Reply To: Essential qualities of the melodica


You know Kevin, this is a good question.

The accordion and harp are very expressive instruments, perhaps more so than the melodica in it current state of use. [What people do with a blues harp is out of this world, and the accordion has huge tonal variation and the ability to play big polyphonic chords and bass accompaniment.] How can the melodica compete to capture listeners? It is not easy.

I would have to say there is a sound difference. That counts, however, the difference is not going to steal the show. Then there is the simplicity of primarily playing single notes and intervals. Less can be more in the right setting. In a live performance, the melodica has a unique look and rarity that make it somewhat of a novelty and attractive (its fresh and new to many people).

If I am just listening–and not watching a show–I think the melodica must compete by accentuating its unique sound (especially if EQed in a professional way) and by playing a unique role in songs (single note melodies and arrangements that fit the song perfect). Of course harp players and accordionists are also fitting their instruments into songs perfectly too.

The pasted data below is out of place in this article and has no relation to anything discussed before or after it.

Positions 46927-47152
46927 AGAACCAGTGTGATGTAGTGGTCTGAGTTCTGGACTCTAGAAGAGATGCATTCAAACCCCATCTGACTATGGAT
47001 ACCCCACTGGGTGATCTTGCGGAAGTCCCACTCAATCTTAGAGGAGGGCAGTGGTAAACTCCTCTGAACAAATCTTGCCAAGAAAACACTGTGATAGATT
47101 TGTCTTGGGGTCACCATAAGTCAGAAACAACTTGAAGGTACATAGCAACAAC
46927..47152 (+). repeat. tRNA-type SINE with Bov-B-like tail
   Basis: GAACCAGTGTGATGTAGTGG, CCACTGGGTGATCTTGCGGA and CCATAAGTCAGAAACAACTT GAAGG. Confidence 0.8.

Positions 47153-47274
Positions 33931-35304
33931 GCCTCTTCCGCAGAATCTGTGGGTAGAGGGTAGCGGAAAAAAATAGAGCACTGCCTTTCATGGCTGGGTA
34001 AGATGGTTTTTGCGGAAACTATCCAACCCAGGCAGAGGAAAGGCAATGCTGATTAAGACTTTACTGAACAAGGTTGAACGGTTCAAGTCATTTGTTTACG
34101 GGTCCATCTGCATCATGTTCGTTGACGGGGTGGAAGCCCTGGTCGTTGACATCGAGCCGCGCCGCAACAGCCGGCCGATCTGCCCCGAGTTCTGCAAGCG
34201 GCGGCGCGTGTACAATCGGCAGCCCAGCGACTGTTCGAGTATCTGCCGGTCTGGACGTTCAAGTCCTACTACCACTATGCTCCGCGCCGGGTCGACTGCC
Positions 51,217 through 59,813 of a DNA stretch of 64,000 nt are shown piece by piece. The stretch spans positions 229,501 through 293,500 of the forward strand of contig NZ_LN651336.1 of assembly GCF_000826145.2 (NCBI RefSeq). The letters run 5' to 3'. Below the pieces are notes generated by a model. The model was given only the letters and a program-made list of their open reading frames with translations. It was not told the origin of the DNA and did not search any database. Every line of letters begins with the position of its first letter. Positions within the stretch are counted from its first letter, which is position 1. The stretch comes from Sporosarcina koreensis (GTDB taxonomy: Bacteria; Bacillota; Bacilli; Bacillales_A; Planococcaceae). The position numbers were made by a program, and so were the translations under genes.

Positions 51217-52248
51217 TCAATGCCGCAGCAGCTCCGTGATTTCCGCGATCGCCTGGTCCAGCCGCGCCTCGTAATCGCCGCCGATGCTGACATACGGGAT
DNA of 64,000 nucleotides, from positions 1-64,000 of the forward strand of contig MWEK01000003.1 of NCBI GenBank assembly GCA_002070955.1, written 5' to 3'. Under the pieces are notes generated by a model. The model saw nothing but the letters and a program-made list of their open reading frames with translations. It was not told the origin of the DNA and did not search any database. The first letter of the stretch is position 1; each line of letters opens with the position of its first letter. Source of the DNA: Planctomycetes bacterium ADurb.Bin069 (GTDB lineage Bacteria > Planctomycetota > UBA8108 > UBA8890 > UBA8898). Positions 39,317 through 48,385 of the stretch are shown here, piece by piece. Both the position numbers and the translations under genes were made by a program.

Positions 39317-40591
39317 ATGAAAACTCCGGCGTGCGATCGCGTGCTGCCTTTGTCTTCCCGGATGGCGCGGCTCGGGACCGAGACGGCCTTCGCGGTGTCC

A much as I EQ my melodicas, I also enjoy playing them acoustically or without EQ.

Augustus Pablo’s sound is somehow pretty captivating. He has good bands behind him, and that helps, and the melodica fits right in to the dub and reggae groove and instrumentation. Plus his melodies are pretty unique because of his musical influences and perhaps other things that were influencing his playing if you know what I mean. So Augustus has done it. He capitalized on the unique sound of the melodica and plays some simple but captivating melodies. In spite of some sloppy playing, mistakes, and weak sound projection, I still like to listen to him play.


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